“How we supposed to lead our children to the future? What do we do? How do we lead them? Love.” These words from Beyoncé’s Lemonade stayed with me days after I first watched the visual album. The short scene, in which groups of older Black women hug and embrace and which serves as a precursor to the song “Forward,” calls upon the future and God. “When your back gets against the wall and your wall against your back, who you call? Hey! Who you call? Who you call? You gotta call Him. You gotta call Jesus.”
Faith is one of the many, and perhaps earliest, ways Black folk have tried to imagine a better world. I’ve seen this for myself, as well as in friends and family: Belief in a future, a life better than this one, is often what saves us from the insanity of our condition. There isn’t any logical reason for why Black people live and die the way we do, for the violence unleashed toward us and enabled by the State. Resilience drawn from the passages of the Quran that promise eternal rest from the hardship of this world comforts my mother whenever she comes across the latest body-count from back home. Blackness can mean cynicism or skepticism toward the world, but also inherent is hope within hopelessness. The afterlife was always a Black future.
I often wonder what a Black future would look like beyond the visually pleasing Earth Wind & Fire record covers that reappropriate images of ancient Egypt, spaceships, and Sun Ra songs. Afrofuturism catapults our bodies into new galaxies, it takes our past trauma to a Black universe and rewrites history. Janelle Monáe—one of the most visible contemporary artists to employ afrofuturism across her work—has created a conceptual musical project with a linear narrative inspired by Fritz Lang’s acclaimed 1927 film Metropolis, starting from her EP Metropolis Suite I: The Chase through her albums, The ArchAndroid and The Electric Lady. Set in the future, Monáe explores concepts like humanity, posthumanism, and race by creating a utopic futuristic society with alter ego Cindi Mayweather, a female cyborg, at the center.
“Black people live the estrangement that science fiction authors imagine,” said the cultural critic Greg Tate. Although work that falls under the banner of afrofuturism and Black futurism imagines Blackness in ways that it cannot currently exist, for me there is a grey area in this positioning of the future Black body, especially considering how current technological advancements continue to keep Black people in captivity. Imagining Black life and liberation in an otherworldly, technologically-enhanced future while, daily, blackness falls into altercations with technology by way of state surveillance, prisons, immigration detention centres, and passports as global dompas (apartheid-era pass books), is incomprehensible to me.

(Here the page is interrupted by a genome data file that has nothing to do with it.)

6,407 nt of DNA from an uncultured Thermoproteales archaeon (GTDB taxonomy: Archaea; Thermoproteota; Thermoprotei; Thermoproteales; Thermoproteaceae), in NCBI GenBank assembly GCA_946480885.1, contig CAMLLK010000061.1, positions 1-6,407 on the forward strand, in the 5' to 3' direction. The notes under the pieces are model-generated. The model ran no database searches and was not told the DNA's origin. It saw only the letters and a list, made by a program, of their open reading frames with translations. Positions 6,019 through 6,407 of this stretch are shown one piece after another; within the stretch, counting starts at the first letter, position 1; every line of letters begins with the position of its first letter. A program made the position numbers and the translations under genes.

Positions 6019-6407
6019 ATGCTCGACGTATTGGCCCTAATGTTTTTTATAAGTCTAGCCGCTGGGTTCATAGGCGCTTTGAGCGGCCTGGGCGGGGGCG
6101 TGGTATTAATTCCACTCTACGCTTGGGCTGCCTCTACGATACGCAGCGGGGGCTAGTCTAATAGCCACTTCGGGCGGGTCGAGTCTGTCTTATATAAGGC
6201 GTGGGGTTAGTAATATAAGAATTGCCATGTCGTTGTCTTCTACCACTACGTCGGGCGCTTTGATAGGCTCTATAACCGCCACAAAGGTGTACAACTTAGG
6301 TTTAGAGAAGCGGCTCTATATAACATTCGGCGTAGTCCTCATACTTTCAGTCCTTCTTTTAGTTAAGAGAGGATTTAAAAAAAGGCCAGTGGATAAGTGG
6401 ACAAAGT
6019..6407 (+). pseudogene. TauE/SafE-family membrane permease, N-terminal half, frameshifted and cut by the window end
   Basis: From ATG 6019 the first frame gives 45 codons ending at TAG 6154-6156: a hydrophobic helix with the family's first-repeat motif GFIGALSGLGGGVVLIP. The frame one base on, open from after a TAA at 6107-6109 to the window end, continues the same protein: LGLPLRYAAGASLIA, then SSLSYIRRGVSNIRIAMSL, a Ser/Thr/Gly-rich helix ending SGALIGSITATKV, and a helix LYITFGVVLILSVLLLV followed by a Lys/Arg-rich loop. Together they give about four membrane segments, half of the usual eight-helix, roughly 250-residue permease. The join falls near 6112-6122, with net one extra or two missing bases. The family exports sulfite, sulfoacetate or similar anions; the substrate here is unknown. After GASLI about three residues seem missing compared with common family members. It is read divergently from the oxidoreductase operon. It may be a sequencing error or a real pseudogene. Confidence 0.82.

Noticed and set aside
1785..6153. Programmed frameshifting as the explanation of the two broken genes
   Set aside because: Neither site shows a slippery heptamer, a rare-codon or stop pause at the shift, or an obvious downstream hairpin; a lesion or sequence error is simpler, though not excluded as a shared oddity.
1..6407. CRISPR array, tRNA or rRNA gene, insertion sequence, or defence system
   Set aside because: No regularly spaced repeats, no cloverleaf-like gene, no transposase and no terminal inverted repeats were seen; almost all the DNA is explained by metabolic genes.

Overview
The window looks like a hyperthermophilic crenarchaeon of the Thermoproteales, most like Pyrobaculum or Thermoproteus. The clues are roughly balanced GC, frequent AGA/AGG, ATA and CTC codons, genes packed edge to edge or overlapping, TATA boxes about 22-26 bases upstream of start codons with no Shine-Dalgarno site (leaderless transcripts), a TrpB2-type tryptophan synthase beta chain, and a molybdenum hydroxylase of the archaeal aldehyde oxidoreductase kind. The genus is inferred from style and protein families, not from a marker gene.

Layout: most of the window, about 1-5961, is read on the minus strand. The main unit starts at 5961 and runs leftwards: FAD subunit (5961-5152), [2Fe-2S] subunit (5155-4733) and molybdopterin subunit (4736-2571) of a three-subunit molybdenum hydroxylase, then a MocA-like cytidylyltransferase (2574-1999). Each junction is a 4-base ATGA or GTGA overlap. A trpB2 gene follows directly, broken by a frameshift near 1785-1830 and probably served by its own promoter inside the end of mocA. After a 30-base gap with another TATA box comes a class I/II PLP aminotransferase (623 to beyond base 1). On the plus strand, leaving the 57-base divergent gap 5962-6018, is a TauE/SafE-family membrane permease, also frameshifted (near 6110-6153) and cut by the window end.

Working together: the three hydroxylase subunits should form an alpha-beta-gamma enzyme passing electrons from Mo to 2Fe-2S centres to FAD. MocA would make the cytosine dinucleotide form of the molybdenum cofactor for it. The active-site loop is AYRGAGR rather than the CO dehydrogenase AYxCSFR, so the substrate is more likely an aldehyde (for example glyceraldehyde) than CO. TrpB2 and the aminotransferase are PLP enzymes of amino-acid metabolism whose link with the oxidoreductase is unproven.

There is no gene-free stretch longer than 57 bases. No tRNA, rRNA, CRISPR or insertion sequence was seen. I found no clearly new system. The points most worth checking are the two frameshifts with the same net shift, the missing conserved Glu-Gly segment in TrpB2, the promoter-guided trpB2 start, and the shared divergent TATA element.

Although there are always new ways to enhance our already “tech-savvy” lives, technology doesn’t currently aid or emancipate Black people; little of it is optimized or made with us in mind. Technology is often the antithesis to Black life, since technological advances mean that the policing of Black people is constantly being upgraded by way of the prison industrial complex. The fact that our communities and movements are surveilled remains. Ever since the start of colonialism and the enslavement and forced transportation of Africans to the Americas, Black mobility has been met with suspicion, and documentation—freedom papers, having the “right passport” to travel, or having to produce a driving license during an unnecessary traffic stop—has remained the decider of our fate.
As a result of this surveillance, fleeing is never not necessary; it’s as intimate to blackness as the violence that, at times, engulfs our lives. The gaze of whiteness can feel like the omnipresence of God in its pervasiveness. It is inescapable: it can invade your most private moments in front of a mirror. I experience the intense invisibility and hypervisibility of my body from this gaze play out in the most mundane daily activities: when I switch on the news and tally another Black life lost; when I unconsciously apologize to every white person that walks into me. It makes me think of the through-line that runs from the very literal gaze of the slave overseer through to the image of “The Man” or “The White Man” captured in the 2002 blaxploitation spoof film Undercover Brother. The film’s suit-wearing figure with a CCTV camera for a head, watching everything, manifests the State’s watchful eye in metaphor. The figure is also known more formally in textbooks as state surveillance.
While technology’s progression continues to assimilate Black people into nonpersons, middle passages and oceans remain blackness’ tomb, from 1619 until now. Water, a sacred element that sustains life, is also our silent executioner. Forced migration is often a consequence of colonialism, like chattel slavery. Today, the Mediterranean morphs into the Atlantic, as ocean floors amass with Black bodies. It’s a struggle to keep up with the death toll of the tens of thousands of African migrants who have attempted to cross Mediterranean, or of the thousands of Ethiopian, Eritrean, and Somali migrants whose bodies wash up on Italy’s shores, dying—in colonial irony—while travelling through Libya, another former Italian colony, to get there.
Professor Saidiya Hartman coined the concept afterlives of slavery to describe a reality in which Black people’s lives are structured and taken in the same ways as our great-grandparents’ were. For me, calling attention to our deaths is practically futile, since we are already dead by the time they tally our bodies. We vanish quietly, with minimal grief. The deaths of Black people echo eerily throughout the diaspora, bonding us through the unspeakable. Perhaps the most intimate aspect of blackness, that we cannot verbalize, is our collective knowing of what the theorist Frank B. Wilderson III calls “the loss that cannot be named.” ♦